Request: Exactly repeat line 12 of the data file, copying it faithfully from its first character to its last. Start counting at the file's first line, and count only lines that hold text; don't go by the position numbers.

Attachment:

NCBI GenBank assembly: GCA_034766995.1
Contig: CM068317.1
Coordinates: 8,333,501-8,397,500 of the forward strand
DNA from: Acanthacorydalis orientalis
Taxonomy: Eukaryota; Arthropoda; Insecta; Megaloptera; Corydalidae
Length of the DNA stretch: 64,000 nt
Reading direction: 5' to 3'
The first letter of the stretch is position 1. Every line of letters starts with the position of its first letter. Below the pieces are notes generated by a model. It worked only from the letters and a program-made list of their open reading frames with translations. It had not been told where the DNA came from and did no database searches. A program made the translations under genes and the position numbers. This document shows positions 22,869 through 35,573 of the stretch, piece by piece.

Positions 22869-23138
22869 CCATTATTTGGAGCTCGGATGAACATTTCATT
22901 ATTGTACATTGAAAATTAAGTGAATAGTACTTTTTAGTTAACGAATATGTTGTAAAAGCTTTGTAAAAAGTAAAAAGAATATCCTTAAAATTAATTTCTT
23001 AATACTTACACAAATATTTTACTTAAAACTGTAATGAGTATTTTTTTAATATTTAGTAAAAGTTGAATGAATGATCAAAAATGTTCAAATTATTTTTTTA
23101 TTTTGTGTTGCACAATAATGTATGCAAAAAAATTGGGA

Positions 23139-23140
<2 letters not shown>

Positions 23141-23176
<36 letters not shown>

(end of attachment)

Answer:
23001 AATACTTACACAAATATTTTACTTAAAACTGTAATGAGTATTTTTTTAATATTTAGTAAAAGTTGAATGAATGATCAAAAATGTTCAAATTATTTTTTTA